Markets vs. Morals? The mistaken worry that money and morality are at odds

BOOK REVIEW: What Money Can’t Buy: The Moral Limits of Markets, by Michael J. Sandel, Farrar, Straus and Giroux, 256 pages, $27

Michael Sandel knows something about money. After all, the Harvard political philosopher exchanges his ideas for money—a lot of money, in fact. Now Sandel has written a book (available for $27) about what things should not be for sale.

Sandel’s basic warning goes like this: Markets—by which he means the use of prices expressed in money—lead inevitably to commodification, which "corrupts" and "crowds out" the moral norms that should otherwise guide our interactions. In What Money Can’t Buy: The Moral Limits of Markets, Sandel looks upon other people’s purchases and frowns. Important things in life—tickets to rock concerts, private medical consultations, access to shorter airline check-in lines—are being exchanged for money, he reports. "The reach of markets, and market-oriented thinking, into aspects of life traditionally governed by nonmarket norms is one of the most significant developments of our time," he writes, necessitating "a public debate about what it means to keep markets in their place."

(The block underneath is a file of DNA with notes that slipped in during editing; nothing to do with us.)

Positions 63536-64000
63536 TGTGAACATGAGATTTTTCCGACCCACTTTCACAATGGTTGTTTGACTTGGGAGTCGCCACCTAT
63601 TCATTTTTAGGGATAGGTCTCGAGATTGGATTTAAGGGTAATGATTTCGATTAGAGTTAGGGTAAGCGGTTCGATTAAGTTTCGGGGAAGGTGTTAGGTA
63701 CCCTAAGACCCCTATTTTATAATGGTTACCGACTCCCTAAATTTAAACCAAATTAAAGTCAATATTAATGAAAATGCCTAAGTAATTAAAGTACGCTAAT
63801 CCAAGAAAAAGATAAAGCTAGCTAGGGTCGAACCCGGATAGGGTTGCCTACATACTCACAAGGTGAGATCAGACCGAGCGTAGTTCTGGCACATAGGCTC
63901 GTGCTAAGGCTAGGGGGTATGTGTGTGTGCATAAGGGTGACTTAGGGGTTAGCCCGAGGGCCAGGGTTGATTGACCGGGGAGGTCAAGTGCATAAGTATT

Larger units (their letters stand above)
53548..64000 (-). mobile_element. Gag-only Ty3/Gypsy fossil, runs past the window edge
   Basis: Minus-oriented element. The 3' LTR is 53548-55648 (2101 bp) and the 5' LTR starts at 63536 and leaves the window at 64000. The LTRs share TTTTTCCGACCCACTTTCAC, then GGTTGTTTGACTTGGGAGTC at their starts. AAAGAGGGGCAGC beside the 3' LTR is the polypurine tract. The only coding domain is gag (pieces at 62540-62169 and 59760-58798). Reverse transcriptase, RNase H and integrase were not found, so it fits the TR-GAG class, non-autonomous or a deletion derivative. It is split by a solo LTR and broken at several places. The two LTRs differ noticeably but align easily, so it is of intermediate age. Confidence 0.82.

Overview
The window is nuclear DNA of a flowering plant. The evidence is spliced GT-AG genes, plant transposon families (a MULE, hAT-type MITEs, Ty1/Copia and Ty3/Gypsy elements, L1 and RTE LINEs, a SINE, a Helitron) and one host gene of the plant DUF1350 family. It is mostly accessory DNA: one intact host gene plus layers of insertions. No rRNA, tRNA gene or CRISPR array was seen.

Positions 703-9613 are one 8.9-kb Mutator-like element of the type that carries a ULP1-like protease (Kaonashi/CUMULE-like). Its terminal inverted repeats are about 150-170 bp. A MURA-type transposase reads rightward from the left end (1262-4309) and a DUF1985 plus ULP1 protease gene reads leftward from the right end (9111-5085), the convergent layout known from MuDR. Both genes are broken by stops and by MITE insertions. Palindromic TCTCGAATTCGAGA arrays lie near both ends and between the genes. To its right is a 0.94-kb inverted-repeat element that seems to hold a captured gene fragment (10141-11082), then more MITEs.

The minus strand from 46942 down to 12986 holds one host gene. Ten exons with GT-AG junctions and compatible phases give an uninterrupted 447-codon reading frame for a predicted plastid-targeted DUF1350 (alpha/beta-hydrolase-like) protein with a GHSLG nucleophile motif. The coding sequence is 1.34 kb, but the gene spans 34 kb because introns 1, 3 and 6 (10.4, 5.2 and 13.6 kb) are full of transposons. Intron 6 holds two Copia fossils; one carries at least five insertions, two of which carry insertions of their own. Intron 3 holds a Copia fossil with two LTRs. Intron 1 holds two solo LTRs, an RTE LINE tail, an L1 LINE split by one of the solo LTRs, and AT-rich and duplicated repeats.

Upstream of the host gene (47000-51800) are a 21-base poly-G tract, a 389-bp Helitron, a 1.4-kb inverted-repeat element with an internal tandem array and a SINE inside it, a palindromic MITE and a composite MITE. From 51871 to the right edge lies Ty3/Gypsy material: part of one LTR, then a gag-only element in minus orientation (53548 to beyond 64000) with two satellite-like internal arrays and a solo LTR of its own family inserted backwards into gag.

Although Sandel is fuzzy on the specifics, he wants an enlightened debate to determine whether other people should be allowed to use prices when they cooperate or allocate scarce goods. "Democracy does not require perfect equality, but it does require that citizens share in a common life," he writes. "And so, in the end, the question of markets is really a question about how we want to live together." Let’s see where that takes us.

What Sandel offers as a moral/philosophical analysis of this alleged problem amounts to little more than an exploration of his own moral intuitions, unencumbered by critical self-scrutiny. Thus, "Treating religious rituals, or natural wonders, as marketable commodities is a failure of respect. Turning sacred goods into instruments of profit values them in the wrong way." This flat assertion may come as news to much of organized religion.